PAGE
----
The Gold is in Your Email List. Guest Blog by Frank Kenny
Are you trying to grow your organization with social media marketing?
Have you considered the role of email for the all-important conversions step?
The fact is, email marketing is a critical element in seeing your social media marketing through to fruition.
Social media – Facebook, Twitter, and all the rest – is great for creating awareness for the products and services your Chamber provides. You can easily and cheaply reach your target market with your stories and stay top of mind.
Furthermore, you can interact and engage with your online fans, followers, and friends. This helps you develop relationships with these prospects. They not only know you, but they also begin to like and trust you.
Then comes the next step, conversion. If you try to do this with any frequency on the social media platforms, you drive people away. Nobody likes to be sold to, especially people you are just beginning to get to know through social media.
Your prospects simply aren’t on social media to be pitched and sold to.
So what are you supposed to do?
You ask for, and get, the sale via email marketing. You see, people are comfortable getting pitched via email (in fact, most expect it) as long as they have subscribed to get your content.
Now, of course, you can’t just send people your email pitches out of the blue. You have to get permission to email them. You do this by providing a valuable resource, such as your newsletter, reports, white papers, e-books, etc., for free.
People will subscribe in exchange for your valuable content.
As soon as you get their email address and permission to email them, do you then deluge them with pitches? Of course not. You provide even more value, just like you do with your social media marketing.
But here is the difference. Once someone has been on your email list awhile, it is a good strategy to run a sales campaign to them. I am not talking about just one call to action buried in your newsletter. I mean a series of standalone emails that makes a persuasive pitch for your product or service. You don’t want to beat them over the head with it, but it is OK, and proper, to ask for the sale.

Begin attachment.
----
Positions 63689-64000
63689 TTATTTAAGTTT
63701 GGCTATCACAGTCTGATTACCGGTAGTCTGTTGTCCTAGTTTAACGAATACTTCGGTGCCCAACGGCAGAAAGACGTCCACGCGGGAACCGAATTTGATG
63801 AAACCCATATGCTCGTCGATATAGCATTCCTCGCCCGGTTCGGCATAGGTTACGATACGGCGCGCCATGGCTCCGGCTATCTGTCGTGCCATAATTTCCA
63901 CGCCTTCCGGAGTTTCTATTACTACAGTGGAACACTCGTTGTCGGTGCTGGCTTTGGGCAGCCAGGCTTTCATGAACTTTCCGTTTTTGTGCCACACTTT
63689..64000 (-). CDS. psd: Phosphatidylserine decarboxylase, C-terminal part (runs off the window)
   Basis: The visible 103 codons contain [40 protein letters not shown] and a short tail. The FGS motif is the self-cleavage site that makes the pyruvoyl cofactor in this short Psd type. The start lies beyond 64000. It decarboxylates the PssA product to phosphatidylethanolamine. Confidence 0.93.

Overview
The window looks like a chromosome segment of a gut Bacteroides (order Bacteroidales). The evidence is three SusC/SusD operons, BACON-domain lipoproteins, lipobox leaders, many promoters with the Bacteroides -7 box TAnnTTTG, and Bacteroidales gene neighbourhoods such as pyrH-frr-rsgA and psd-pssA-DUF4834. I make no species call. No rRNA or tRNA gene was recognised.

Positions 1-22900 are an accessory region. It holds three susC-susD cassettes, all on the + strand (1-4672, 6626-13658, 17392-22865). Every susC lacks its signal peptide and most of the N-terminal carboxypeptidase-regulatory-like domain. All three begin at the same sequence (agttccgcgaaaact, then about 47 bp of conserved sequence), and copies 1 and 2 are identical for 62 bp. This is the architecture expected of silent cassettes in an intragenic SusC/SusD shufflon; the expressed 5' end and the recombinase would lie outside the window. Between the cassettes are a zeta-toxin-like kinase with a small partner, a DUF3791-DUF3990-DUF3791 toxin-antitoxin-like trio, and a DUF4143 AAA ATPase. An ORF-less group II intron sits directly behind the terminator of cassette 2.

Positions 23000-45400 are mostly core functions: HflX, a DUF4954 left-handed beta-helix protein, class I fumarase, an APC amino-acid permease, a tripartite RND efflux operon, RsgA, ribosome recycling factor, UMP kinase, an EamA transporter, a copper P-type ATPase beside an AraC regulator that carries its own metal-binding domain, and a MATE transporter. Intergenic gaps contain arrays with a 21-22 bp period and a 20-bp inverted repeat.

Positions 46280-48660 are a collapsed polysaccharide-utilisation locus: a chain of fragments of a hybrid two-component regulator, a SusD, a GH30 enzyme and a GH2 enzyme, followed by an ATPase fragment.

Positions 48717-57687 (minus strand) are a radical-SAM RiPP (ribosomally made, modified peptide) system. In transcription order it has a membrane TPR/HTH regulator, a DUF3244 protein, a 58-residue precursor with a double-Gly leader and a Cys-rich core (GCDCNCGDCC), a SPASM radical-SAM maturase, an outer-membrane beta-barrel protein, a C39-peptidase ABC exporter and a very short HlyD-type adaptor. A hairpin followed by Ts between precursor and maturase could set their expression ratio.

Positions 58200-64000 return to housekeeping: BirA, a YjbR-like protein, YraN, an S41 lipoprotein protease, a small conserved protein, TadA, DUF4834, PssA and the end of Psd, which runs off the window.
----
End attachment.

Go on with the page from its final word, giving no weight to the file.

Do that on social media and people will run for the exits. It’s out of context. It’s almost always inappropriate.
But do it through an email campaign, and it just plain works. You will be sending that personalized email to dozens, if not hundreds, of people that know, like, and trust you. You gave, gave, and gave value. Now is the time to get the sale (sponsorships, event attendance, new members, international trips, etc.).
After the email campaign, go back to providing value and relationship building.
To reiterate, it’s a simple process:
1. Create awareness through the consistent production of valuable social media content.
2. Offer a free product in exchange for permission to add them to your email list.
3. Continue to provide value through social media and email marketing, creating that know, like, and trust relationship.
Then, you run email campaigns asking for the sale. If they say “no,” that’s fine. You still have them in your list, and you continue to provide value and develop the relationship. Chances are, if you provide a respected product or service at the right price, and you know how to formulate an email pitch, you will eventually convert them into a paying customer.
To do social media without email marketing is like training for the Olympics but not showing up for the main event. Sure, you may win some small awards but you’ll never take home the gold.
Frank J. Kenny is an internationally recognized author, professional speaker, and consultant. He is on the faculty of the U.S. Chamber of Commerce Institute for Organization Management (IOM). He has taught social media, digital marketing, and technology strategies to business audiences from around the world.
Are you interested in even more great tips from Frank Kenny? Download our Chamber Engagement Bundle. It includes three resources to help your Chamber connect, lead, and grow – including Frank’s Social Media Checklist for Chambers.Frank Kenny